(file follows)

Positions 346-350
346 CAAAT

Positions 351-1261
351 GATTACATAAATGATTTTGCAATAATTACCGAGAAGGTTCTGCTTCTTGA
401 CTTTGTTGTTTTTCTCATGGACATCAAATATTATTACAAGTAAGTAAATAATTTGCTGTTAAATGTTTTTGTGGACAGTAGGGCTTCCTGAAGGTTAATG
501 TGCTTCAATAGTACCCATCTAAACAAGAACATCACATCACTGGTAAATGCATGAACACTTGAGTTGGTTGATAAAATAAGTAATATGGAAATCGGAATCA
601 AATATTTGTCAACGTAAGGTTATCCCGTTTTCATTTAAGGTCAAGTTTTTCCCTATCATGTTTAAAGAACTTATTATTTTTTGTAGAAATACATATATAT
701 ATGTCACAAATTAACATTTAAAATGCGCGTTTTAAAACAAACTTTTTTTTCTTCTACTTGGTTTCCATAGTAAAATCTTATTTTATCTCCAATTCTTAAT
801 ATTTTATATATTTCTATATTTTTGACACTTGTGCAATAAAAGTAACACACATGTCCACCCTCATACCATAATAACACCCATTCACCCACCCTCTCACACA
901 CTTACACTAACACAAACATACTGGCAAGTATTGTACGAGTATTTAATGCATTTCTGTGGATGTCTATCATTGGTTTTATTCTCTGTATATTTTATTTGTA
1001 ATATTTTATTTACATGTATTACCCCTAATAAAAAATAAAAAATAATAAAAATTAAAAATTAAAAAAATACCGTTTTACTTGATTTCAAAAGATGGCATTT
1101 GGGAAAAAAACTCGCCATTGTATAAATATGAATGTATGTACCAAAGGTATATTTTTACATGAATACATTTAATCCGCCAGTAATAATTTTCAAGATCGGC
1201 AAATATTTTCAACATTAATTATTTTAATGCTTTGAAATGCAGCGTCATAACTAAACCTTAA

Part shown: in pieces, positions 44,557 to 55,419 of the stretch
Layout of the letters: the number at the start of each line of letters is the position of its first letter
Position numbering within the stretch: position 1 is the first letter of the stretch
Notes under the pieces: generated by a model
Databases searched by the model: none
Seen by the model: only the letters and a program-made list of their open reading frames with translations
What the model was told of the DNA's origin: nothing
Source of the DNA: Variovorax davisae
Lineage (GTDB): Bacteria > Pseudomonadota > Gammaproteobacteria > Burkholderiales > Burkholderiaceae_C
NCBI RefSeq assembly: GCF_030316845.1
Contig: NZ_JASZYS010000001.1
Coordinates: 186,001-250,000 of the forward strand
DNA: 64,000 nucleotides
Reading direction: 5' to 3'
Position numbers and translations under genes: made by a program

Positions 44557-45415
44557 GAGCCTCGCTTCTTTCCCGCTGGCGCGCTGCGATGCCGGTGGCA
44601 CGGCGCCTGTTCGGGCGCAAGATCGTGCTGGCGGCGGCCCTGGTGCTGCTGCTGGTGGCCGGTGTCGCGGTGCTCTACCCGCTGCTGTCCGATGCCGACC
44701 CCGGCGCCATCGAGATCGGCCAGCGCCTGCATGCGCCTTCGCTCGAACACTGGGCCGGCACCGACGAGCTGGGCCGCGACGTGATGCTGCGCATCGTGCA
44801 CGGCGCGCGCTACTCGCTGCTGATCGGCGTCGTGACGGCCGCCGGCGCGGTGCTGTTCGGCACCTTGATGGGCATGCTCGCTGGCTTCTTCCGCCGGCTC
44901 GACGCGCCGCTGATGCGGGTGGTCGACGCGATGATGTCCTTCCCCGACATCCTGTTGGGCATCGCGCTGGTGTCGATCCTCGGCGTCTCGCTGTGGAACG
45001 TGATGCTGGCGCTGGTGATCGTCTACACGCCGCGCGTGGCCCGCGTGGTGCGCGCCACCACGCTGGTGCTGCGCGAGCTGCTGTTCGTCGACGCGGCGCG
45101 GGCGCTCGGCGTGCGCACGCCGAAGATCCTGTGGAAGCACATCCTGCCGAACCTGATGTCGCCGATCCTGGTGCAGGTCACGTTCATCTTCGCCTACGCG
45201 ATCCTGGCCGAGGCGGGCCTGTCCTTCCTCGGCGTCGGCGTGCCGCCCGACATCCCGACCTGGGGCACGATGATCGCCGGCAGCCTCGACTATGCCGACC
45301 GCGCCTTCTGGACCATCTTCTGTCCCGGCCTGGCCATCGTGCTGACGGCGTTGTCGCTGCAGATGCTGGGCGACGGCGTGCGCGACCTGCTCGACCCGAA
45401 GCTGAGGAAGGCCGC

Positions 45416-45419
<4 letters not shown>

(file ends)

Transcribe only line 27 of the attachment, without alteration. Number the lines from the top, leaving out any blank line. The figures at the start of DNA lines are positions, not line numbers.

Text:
Reading direction: 5' to 3'